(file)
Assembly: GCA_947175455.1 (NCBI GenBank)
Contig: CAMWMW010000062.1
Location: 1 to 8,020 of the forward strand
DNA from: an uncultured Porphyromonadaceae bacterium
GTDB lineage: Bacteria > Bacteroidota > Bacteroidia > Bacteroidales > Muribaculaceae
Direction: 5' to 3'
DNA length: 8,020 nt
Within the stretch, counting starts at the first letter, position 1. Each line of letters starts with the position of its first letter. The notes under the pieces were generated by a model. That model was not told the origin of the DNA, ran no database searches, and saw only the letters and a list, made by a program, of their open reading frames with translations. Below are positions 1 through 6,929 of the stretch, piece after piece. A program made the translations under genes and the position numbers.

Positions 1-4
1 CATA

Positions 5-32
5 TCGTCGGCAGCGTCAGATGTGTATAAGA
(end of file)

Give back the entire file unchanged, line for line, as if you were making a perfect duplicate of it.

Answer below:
Assembly: GCA_947175455.1 (NCBI GenBank)
Contig: CAMWMW010000062.1
Location: 1 to 8,020 of the forward strand
DNA from: an uncultured Porphyromonadaceae bacterium
GTDB lineage: Bacteria > Bacteroidota > Bacteroidia > Bacteroidales > Muribaculaceae
Direction: 5' to 3'
DNA length: 8,020 nt
Within the stretch, counting starts at the first letter, position 1. Each line of letters starts with the position of its first letter. The notes under the pieces were generated by a model. That model was not told the origin of the DNA, ran no database searches, and saw only the letters and a list, made by a program, of their open reading frames with translations. Below are positions 1 through 6,929 of the stretch, piece after piece. A program made the translations under genes and the position numbers.

Positions 1-4
1 CATA

Positions 5-32
5 TCGTCGGCAGCGTCAGATGTGTATAAGA